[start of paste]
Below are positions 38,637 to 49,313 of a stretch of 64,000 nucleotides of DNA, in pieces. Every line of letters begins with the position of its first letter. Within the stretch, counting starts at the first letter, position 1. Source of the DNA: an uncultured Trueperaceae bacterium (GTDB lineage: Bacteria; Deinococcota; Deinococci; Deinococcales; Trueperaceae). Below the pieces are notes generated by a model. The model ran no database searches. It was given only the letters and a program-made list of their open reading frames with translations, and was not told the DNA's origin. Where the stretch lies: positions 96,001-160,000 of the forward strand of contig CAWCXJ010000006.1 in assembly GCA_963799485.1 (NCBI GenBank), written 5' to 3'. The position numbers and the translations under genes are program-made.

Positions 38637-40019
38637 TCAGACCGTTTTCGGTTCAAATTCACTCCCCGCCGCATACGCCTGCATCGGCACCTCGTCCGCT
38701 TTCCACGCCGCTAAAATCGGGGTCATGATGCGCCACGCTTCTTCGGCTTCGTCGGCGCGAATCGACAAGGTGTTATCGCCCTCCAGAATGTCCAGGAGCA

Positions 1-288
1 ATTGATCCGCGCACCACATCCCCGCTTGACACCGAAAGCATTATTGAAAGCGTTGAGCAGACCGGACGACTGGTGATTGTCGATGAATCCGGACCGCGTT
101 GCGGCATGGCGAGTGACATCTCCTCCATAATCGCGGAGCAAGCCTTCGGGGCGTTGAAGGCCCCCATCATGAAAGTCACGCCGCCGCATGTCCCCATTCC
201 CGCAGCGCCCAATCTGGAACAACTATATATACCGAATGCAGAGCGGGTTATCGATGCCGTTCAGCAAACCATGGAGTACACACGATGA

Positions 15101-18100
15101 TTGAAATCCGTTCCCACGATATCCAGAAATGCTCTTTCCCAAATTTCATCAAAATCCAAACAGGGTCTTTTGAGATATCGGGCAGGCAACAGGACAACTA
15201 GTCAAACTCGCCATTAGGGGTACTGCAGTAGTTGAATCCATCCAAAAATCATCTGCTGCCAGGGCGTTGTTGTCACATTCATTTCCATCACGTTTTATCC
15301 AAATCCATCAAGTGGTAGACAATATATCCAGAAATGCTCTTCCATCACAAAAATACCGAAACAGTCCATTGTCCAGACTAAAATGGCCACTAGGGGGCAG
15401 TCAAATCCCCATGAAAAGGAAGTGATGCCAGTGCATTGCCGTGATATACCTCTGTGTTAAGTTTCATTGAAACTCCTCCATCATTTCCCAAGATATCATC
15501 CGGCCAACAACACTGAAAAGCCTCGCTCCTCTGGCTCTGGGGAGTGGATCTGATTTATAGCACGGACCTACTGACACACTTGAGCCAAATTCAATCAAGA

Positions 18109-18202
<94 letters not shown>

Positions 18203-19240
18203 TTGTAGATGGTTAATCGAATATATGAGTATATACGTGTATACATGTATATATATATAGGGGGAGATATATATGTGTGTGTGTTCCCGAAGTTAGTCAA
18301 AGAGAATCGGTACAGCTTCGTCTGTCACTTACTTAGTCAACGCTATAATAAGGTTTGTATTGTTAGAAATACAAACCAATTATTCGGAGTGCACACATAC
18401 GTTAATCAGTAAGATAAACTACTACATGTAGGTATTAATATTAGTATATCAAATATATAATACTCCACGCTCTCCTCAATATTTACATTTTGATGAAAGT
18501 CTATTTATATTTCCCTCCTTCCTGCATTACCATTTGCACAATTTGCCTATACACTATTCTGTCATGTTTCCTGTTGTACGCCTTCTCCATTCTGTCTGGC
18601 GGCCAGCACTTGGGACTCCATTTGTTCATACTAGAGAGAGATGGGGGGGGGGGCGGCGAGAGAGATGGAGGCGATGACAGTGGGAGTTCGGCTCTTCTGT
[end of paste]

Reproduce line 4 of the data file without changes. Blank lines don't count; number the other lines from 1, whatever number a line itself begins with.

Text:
38701 TTCCACGCCGCTAAAATCGGGGTCATGATGCGCCACGCTTCTTCGGCTTCGTCGGCGCGAATCGACAAGGTGTTATCGCCCTCCAGAATGTCCAGGAGCA